June 6, 2017 (KHARTOUM) – The Sudanese President Omer al-Bashir Tuesday has issued a presidential decree to allocate 2,4 million feddans of land in the River Nile State for a national agricultural scheme.
Sudan has 175 million feddans of arable land, 118 million feddans of natural grassland nature and 102 million head of livestock. The feddan is a unit of area equivalent to 1.038 acres (0.42 ha).
The proposed scheme at Wadi Al-Hawad valley, which extends from the eastern plains of Al-Butana to the River Nile State, would be the largest agricultural scheme in Africa under one management.
In 2015, Sudan’s National Investment Authority (NIA) said Al Dhahirah Agricultural Holding Company, a leading farming and animal production company from the United Arab Emirates (UAE), has expressed its desire to invest $10 billion in the Wadi Al-Hawad project.
According to the presidential decree, the Wadi Al-Hawad project, which has been described as “national project for integrated development”, would be administered at the federal level.
The presidential decree provided to enact a law determining the purpose of the project, how it would be administered and how its revenues would be distributed.
It also prohibits infringement on the rights of the existing landowners within the boundaries of the project, detailing ways to engage them in investment partnerships and how their revenues would be determined.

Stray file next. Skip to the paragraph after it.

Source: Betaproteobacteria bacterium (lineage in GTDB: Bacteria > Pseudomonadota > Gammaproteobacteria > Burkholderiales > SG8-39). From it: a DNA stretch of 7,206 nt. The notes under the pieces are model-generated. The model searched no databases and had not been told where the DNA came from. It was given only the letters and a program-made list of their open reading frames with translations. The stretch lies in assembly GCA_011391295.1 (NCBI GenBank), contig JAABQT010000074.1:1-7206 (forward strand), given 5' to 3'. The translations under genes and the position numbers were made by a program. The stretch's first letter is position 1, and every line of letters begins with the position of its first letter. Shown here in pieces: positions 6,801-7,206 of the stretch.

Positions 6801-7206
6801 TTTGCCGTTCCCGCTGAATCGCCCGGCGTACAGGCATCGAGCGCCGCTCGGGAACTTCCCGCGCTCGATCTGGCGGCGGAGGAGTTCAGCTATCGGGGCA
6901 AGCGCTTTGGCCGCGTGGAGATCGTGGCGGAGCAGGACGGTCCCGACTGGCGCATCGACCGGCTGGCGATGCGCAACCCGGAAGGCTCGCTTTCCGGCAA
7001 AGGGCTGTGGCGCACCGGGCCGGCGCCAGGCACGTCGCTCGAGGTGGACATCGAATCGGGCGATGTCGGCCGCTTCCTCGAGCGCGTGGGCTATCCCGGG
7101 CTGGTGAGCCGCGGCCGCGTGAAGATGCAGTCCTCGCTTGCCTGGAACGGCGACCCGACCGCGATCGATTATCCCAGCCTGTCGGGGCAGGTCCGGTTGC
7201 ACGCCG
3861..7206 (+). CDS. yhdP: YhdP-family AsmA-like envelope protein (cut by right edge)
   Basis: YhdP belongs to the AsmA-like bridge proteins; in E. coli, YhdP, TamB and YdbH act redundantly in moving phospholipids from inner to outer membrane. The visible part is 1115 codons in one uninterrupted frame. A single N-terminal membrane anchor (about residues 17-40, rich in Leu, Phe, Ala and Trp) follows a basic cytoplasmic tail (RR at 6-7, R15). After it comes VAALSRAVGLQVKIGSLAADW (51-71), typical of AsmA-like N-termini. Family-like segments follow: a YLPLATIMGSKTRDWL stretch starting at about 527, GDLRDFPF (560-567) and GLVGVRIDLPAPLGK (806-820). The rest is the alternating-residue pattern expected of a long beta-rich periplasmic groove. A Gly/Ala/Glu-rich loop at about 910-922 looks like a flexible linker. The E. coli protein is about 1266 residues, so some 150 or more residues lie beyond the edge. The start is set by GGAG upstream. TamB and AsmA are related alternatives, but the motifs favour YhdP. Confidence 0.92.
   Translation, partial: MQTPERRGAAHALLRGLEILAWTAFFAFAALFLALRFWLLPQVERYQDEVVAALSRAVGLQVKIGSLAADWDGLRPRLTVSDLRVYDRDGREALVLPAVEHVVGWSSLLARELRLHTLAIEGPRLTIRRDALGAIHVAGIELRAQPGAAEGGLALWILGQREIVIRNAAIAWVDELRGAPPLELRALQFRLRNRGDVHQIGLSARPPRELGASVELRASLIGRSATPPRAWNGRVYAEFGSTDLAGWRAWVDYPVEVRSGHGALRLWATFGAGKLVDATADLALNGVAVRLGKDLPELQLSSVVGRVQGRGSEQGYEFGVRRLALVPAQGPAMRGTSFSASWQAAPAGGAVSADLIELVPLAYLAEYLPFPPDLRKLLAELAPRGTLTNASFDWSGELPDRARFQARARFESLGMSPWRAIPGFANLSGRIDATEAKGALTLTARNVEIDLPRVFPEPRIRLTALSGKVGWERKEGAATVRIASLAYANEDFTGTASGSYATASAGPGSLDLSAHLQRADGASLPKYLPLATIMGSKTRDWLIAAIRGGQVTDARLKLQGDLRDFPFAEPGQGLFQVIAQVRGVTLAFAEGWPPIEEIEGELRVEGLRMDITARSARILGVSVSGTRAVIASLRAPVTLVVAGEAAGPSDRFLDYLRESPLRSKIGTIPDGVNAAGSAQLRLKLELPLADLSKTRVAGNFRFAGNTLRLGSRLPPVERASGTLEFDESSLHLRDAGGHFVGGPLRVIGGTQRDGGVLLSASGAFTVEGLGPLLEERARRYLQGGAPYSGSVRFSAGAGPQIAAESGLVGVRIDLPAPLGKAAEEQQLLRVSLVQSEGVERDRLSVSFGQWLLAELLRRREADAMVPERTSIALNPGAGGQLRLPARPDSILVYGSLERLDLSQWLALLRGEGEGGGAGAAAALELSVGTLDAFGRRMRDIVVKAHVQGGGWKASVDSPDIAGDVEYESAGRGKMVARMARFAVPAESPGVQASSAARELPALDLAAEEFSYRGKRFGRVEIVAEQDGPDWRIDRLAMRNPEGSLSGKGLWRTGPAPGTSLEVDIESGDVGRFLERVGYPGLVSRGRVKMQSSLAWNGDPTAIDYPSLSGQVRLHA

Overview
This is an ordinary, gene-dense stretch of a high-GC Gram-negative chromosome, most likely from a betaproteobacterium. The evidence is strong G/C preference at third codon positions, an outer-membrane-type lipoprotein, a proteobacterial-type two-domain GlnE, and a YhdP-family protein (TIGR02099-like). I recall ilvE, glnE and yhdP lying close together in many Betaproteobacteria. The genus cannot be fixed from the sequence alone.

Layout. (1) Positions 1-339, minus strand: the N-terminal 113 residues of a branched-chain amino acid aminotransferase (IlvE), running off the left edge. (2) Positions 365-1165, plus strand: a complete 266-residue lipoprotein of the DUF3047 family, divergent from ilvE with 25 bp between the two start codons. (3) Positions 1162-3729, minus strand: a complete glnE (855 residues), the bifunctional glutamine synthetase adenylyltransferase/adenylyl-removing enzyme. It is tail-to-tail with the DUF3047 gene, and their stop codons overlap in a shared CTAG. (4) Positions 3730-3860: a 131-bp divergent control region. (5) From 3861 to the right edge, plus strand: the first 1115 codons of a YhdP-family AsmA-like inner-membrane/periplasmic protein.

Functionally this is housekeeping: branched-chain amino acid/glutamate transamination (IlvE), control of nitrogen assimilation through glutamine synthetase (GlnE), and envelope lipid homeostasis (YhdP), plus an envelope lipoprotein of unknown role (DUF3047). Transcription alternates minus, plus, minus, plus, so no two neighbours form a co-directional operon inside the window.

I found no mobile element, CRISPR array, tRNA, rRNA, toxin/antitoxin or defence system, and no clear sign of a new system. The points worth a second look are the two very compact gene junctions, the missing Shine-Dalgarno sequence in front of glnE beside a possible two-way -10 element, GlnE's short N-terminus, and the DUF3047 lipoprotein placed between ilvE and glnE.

During the meetings of the 3rd Arab Economic and Social Development Summit in Riyadh in 2013, al-Bashir launched an initiative to achieve Arab food security through offering investment opportunities in agriculture and livestock in Sudan.
Last year, Sudan has allocated 1 million feddan in Upper Atbara and Setait Project, which is expected to start production at the end of 2016, for Saudi Arabia government investment.
In May 2015, Sudan said it offered UAE’s companies $59 billion investment opportunities mainly in agricultural projects.
Once hoped to be the breadbasket of the Arab world, Sudan’s agricultural sector has continued to deteriorate over the years mainly as a result of negligence, drought, mismanagement, high taxes and the overall economic climate.